Marion Borgelt

Marion Borgelt’s artworks are vibrant and undulating constructions that take varied forms as paintings, sculptures and installations. Each artwork employs a lexicon of symbols and motifs that are drawn from her deep interest in semiotics, language, cosmology and phenomenology. These philosophical and academic concepts are explored through Borgelt’s no-nonsense art-making practice, giving her a tangible means by which to investigate her ideas.

Your work draws on very dense and cerebral themes such as cosmology and phenomenology. Can you tell me about how these concepts inspire your practice and how it manifests in your work?
They may seem like dense themes but to me they are a great source for whimsical and poetic approaches to making art. Why not use our natural world as a springboard for ideas? It seems perfectly natural to me – I am very comfortable with maths, science and physics in so far as how they provide an inroad to understanding our magical universe. For me, an artist, I don’t think one has to try to be the mathematician, scientist or physicist, but each of these disciplines offers a language that can be very inspirational.

Your work relies a lot on contrast – between light and dark, the man-made and natural, constructed and organic worlds. What draws you to these contrasting elements?
Visual contrasts make images dynamic and give them definition. They also accentuate form. However contrasts with subject matter such as natural versus the man-made means one becomes a foil for the other and they complement each other, making the artistic language richer. I worked for a long time with the notion of ‘raw and refined’. It’s hard to describe but it means that there were primal elements underneath very polished surfaces – a bit like some human beings!

I’m interested in the materiality of your work. You work with a wide range of materials, from steel to beeswax. What drives your decision-making when it comes to selecting materials?
An idea will suggest the material or sometimes it’s the other way round, materials suggest ideas. Ideas and materials go hand-in-hand and that’s what gives an artwork integrity and a sense of being well-conceived. Honing ideas and materials simultaneously is part of the ‘plastic’ process of creating art.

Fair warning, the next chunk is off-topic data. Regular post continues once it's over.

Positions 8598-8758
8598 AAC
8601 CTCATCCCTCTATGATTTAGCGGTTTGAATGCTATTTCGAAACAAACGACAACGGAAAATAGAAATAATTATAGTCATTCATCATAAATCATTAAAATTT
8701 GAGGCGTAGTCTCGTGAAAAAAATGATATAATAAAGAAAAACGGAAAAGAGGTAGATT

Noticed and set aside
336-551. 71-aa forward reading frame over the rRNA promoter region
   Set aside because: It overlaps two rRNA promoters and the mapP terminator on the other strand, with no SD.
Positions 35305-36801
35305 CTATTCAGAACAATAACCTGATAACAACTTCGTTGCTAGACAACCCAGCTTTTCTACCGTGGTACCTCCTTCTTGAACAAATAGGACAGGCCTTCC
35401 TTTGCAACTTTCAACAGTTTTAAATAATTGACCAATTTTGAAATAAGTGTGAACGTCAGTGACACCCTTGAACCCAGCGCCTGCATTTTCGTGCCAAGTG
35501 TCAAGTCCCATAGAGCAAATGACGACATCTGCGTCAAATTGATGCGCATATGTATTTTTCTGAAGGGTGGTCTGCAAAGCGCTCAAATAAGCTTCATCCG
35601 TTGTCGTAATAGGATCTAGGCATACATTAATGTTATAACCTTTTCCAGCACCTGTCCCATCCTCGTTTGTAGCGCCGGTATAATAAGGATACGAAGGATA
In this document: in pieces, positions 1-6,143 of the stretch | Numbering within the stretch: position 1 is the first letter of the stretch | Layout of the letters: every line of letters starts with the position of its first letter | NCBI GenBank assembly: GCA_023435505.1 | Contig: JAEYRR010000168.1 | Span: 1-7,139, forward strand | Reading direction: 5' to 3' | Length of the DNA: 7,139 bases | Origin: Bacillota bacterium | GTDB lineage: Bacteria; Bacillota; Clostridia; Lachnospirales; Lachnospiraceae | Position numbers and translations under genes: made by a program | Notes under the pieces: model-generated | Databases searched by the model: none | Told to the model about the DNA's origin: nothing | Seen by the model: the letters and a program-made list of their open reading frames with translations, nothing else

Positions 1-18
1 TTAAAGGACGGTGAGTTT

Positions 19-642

How is it that you came to working with such a variety of (and including some unconventional) materials?
The question for me was more like: ‘Why should I work in conventional materials?’ As an artist I believe artists should think independently outside the mainstream when the situation arises. Materials have their own unique qualities, so why not explore those qualities? In the right hands, materials have their own voice and expression.

How important is permanence/impermanence to your work?
In the short term it’s important that the work lasts 20 or so years in collectors’ and galleries’ holdings. However, in the very long term I firmly believe that artists should not think in terms of permanence – that they should be capable of understanding the way of all material things – that nothing lasts forever.

Your work isn’t easily defined in terms of its genre. It is simultaneously sculptural, painterly and immersive … How does a work evolve into the final forms you create?
It’s also hard for me to understand the different dimensions I’m working in but they feel right when I’m doing them. I guess it’s like a musician who plays different instruments. Overall there is the individual sensibility that ties everything together. With many of the immersive works and large-scale commissions, I am usually given specific parameters for which I have to come up with appropriate creative solutions. So in this case, the context will determine to a large extent the outcome.

I’m interested in your artistic reference points. Op-art seems to influence your practice. Can you tell me a bit about this?
It’s not so much Op-art that interests me but rather movement and time. Everything material seems to be so impermanent, so fleeting. As a result I’ve been drawn to making works that convey impermanence and yet are timeless – there’s that penchant for working in opposites again!

Marion Borgelt | Memory & Symbol
Newcastle Art Gallery

Until 23 October, 2016

Courtesy the artist and Newcastle Art Gallery, New South Wales